This report on has been written by Mike Darke –
Last Friday evening 12th November, Mytholmroyd Historical Society held the third illustrated lecture of its Winter ‘21 – ‘22 programme. As usual the Society meets at 7.30pm on the second Friday of each month at St Michael’s Church Hall New Road, Mythomroyd. Non members (£3.00) are welcome.
Despite the appalling weather over 40 people attended to hear about the Wainstall Waifs from Kim Pearson who spoke very enthusiasically and informatively about the Wainstall Waifs.
Most of the waifs some 250 came from Liverpool to the mills of the Calverts at Wainstalls. They were not necessarily all orphans and most came from the Kirkdale workhouse. The Calvert Mill at Wainstall dates back to to the early 19th century and was a cotton spinning textile mill but as demand expanded so more mills owned by the Calvertv family were built all over Wainstalls such as New Mill and Upper Mill, Square Miill and Lumb Mill each now was concerned with the spinning of wool worsted cloth. By 1861 , 221 persons were employed in the mills and as the demand for labour grew the Calverts recruited the girls from Liverpool. Conditions of work were harsh but by the 1860s various Factory Acts now protected workers in respect to hours worked but contrary to some opinions the Wainstall Waifs were not slaves but most of the income they earned went towards their upkeep in the various cottages they lived in which were adjacent to their mill workplace.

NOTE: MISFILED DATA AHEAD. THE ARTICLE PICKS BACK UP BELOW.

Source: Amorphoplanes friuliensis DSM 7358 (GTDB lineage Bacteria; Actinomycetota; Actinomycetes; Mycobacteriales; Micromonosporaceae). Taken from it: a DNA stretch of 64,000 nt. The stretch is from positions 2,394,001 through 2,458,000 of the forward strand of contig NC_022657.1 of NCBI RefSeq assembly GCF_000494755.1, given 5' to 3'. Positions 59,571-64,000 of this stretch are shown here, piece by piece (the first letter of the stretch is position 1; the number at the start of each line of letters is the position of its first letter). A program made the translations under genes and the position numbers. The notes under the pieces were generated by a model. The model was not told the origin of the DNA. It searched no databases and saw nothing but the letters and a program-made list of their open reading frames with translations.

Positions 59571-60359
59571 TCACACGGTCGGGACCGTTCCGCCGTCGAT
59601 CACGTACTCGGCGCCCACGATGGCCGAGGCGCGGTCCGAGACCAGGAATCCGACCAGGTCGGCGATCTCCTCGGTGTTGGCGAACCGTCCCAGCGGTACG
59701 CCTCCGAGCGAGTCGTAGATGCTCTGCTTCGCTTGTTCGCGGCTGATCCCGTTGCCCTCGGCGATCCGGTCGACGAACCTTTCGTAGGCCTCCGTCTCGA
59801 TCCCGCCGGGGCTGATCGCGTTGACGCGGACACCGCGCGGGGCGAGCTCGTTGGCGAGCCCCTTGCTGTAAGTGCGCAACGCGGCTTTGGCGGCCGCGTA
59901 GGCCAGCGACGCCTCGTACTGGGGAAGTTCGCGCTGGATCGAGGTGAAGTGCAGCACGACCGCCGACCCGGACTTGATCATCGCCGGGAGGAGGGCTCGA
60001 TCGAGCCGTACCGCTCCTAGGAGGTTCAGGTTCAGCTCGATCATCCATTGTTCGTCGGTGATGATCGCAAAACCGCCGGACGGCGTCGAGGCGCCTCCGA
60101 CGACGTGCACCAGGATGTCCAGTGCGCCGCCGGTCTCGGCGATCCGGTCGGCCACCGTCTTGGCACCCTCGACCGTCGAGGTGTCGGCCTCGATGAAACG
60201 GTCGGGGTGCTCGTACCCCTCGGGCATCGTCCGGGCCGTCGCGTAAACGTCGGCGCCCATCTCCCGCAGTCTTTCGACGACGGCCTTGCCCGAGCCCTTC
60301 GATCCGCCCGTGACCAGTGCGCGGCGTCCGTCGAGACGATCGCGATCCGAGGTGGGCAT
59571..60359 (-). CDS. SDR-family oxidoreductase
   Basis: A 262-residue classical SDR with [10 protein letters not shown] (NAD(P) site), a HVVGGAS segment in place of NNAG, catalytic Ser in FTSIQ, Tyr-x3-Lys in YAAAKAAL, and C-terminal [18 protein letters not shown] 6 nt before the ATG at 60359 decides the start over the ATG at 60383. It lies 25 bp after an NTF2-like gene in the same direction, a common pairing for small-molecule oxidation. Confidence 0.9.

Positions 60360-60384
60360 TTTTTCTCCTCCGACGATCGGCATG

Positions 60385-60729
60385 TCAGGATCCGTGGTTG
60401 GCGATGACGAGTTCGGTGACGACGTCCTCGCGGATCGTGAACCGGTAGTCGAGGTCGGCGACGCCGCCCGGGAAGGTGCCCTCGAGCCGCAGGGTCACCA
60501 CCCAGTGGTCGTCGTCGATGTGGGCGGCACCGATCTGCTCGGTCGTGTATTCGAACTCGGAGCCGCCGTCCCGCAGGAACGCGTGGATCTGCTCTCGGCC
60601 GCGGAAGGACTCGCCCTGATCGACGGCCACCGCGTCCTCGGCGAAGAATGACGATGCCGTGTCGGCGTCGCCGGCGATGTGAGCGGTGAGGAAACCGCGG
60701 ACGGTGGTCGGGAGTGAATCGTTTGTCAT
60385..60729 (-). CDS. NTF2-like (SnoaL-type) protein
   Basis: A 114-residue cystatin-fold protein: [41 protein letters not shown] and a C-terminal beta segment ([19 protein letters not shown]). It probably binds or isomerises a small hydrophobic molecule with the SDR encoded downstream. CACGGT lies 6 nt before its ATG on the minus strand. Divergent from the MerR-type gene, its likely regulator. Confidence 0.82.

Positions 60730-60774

Before being transported by train to Luddenden Foot the girls were given a medical for Tuberculosis which in those days was a rampant disease and a major killer and then they would be taken by horse and carriage to the fresh moorland air of Wainstalls – another world from the squalor urban environment of Liverpool.
Girls were preferred to boys as they were thought more reliable and were of a Protestant background and were recruited from the age of 10. They attended various local chapels but which one reflected the chapel choice of the Manager of the mill they were attached to which might for example, be Luddenden Dean Wesleyan Methodist Church or Booth Independent Chapel.
It should be remembered that the Wainstall Waifs as they are now referred to, were recruited not as apprentices but in fact through their experiences in the mill they worked in they in effect learnt a trade as worsted spinners. The skill they acquired was a form of female empowerment (one thinks of the previous months speakers topic ) and although at 16 they were free to leave, many stayed earned a wage and integrated into the local Wainstalls community. Some later married local men.
The graves of some of the Wainstall girls can be seen in the Luddenden Dean graveyard (the chapel was destroyed by fire in the late1950s), adjacent to the road to the gates of Castle Carr.
The vote of thanks was given by Mr Tony Wilson